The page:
St. Petersburg deciding how to spend extra cash

The City of St. Petersburg has an unexpected $2 million more to work with next fiscal year, and Mayor Rick Kriseman told city council members how he would like to spend it. 

"I do not recommend a symbolic reduction in the [property tax rate] at this time," Kriseman said in a memo to council members. 

Instead the mayor proposes spending more than $1 million adding 12 uniformed officers to create two new patrol squads, he says, “in the rapidly growing and diverse downtown area." 

That dovetails with comments made last week to FOX 13 by Police Chief Tony Holloway. 

"With all of the restaurants, with all the stores that are coming, with all the new condos that are coming you're going to need officers just to patrol that area," Holloway explained. 

The police chief explained a manpower assessment just initiated to quantify any need for more officers. 

The mayor's office and the police department confirmed the mayor's proposal is made without any specific request from Holloway. The administration confirmed the proposal increases the department's authorized strength of sworn law enforcement officers from the current 550 to 562.

Mayor Kriseman also proposes spending $635,000, "for two teams of four workers to focus exclusively on the medians around the city."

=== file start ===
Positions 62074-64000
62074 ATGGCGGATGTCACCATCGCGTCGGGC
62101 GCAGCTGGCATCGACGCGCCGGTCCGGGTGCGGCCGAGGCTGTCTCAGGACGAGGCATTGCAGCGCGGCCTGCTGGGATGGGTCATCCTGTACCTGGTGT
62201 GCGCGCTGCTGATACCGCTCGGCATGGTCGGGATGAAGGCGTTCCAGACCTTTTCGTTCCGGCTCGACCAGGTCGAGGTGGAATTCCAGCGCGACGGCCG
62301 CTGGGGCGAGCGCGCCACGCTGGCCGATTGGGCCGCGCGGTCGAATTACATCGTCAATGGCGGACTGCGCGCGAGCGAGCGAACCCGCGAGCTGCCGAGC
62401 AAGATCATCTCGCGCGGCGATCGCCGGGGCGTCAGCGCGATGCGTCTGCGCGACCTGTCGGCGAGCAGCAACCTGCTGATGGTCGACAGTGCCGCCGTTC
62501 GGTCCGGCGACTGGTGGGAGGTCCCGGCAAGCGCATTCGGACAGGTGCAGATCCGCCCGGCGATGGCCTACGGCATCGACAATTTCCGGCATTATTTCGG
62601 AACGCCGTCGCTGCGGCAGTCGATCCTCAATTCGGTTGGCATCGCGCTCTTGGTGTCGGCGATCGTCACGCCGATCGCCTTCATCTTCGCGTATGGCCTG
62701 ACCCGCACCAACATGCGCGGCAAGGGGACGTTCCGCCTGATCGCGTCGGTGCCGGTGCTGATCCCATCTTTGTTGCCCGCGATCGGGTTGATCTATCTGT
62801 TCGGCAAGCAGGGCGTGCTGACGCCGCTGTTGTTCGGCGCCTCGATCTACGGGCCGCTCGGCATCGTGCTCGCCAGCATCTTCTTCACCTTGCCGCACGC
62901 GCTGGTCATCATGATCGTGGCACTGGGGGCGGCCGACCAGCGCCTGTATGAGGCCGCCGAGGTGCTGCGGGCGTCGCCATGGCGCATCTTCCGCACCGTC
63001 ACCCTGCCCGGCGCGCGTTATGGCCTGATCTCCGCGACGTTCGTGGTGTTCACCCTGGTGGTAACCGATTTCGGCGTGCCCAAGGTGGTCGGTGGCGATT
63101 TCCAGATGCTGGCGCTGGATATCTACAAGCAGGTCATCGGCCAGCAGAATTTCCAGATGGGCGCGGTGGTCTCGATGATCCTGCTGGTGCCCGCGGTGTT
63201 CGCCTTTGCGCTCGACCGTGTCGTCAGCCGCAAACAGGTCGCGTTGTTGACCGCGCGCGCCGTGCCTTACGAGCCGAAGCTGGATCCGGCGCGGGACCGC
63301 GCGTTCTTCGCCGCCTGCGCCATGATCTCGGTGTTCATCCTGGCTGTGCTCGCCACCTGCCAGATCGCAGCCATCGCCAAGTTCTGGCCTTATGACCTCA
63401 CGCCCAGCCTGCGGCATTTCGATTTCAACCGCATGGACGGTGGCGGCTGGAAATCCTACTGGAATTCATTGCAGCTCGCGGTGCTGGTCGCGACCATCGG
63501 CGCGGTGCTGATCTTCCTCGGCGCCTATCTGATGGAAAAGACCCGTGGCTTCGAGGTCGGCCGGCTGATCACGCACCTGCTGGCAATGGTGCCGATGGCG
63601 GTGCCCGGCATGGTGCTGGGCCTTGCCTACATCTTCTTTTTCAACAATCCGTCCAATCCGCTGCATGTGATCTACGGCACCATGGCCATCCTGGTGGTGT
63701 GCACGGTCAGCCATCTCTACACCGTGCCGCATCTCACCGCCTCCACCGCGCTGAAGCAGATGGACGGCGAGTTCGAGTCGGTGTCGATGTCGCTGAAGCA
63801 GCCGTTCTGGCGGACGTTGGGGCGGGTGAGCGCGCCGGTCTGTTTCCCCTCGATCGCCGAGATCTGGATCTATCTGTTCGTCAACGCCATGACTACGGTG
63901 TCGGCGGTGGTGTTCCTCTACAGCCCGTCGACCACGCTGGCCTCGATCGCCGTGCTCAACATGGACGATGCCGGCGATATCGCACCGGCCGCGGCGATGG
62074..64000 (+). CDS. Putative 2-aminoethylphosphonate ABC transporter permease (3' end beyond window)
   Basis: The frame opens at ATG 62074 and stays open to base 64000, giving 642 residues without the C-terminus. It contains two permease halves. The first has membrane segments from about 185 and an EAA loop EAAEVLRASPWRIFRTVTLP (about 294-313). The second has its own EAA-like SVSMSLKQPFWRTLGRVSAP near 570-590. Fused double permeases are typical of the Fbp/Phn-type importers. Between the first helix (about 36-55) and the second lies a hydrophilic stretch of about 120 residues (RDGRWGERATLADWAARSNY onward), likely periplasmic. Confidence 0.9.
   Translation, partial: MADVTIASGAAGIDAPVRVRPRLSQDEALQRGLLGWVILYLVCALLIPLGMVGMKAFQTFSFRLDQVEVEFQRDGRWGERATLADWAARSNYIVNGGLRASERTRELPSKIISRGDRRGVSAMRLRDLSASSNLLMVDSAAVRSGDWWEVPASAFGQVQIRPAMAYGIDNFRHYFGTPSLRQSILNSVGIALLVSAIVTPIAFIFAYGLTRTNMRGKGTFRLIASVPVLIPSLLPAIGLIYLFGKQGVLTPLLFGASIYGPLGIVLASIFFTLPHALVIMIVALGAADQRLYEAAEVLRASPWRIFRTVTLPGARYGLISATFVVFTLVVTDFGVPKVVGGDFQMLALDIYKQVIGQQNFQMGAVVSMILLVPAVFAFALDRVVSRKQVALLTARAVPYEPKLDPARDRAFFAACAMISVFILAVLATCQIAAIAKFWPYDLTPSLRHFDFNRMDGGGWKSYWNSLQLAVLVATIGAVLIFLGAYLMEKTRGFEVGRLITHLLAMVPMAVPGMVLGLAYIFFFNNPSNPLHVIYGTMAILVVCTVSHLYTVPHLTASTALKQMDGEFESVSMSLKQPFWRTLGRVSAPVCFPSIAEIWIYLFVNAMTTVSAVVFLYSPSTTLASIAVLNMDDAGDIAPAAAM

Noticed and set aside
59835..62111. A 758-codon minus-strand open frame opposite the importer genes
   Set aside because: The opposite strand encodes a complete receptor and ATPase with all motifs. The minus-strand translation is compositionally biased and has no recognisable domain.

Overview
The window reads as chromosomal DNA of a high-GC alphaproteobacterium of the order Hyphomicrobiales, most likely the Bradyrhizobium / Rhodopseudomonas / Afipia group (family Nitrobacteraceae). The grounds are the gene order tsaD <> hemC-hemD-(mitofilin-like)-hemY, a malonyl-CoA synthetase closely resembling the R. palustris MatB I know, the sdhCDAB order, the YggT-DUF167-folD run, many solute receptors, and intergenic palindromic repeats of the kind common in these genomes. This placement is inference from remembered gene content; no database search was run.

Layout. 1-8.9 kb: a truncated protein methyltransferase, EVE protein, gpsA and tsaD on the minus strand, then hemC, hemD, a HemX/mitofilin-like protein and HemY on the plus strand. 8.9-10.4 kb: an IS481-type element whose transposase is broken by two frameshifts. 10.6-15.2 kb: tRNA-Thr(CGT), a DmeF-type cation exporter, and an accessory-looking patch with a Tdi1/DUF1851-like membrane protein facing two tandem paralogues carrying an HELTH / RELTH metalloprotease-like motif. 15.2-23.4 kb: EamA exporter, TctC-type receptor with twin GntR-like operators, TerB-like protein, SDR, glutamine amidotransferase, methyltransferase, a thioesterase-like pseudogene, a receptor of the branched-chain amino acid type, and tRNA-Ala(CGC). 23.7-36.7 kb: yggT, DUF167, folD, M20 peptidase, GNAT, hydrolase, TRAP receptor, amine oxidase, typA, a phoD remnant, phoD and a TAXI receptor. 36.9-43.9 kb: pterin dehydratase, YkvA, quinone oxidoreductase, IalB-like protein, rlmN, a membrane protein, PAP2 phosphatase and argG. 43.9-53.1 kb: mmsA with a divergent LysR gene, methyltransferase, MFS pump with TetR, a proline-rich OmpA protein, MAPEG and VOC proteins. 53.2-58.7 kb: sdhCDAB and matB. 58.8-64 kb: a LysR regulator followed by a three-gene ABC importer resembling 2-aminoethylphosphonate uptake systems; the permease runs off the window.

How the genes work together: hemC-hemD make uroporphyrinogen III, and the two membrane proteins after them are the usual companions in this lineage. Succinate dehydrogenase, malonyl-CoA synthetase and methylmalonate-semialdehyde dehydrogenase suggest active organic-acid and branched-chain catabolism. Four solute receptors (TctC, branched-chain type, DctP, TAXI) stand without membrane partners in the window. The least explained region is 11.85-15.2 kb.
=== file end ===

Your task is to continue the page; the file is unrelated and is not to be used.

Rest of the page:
His memo mentions previous requests from council members to maintain existing landscaping.

Another $250,000 would establish a fire cadet program, similar to the police department's recruiting tool. The police department will hire prospective officers and pay their way through the police academy. 

"We really don't have an avenue to recruit," Fire Chief Jim Large told FOX 13. "We say we want you to be a firefighter, so go pay your way through the fire academy, go pay your way through the EMT school and then come see us, and if you make it through our process, we might hire you." 

Large said the $250,000 cadet program would put five people through the 12-week firefighter school and the one year emergency medical technician program.  That is a fraction of the agency's manpower challenges. 

"Typically we were averaging anywhere from 5 to 8 hires a year for a long time," the chief added.  "I've hired 39 this year."

The mayor's suggestions for spending the extra $2 million is subject to city council approval. 

"There's nothing intrinsically wrong with it," council member Darden Rice told FOX 13. "I just think that we're presented with some tactical ideas of how to spend the money, and we want to have a conversation of what's the strategy behind it." 

Council chairman Charlie Gerdes told FOX 13 he wants to make sure the city does not hire 20 additional employees without knowing how to pay for them beyond fiscal year 2016. 

Gerdes also predicted other council members will have other preferences for spending the newly found $2 million.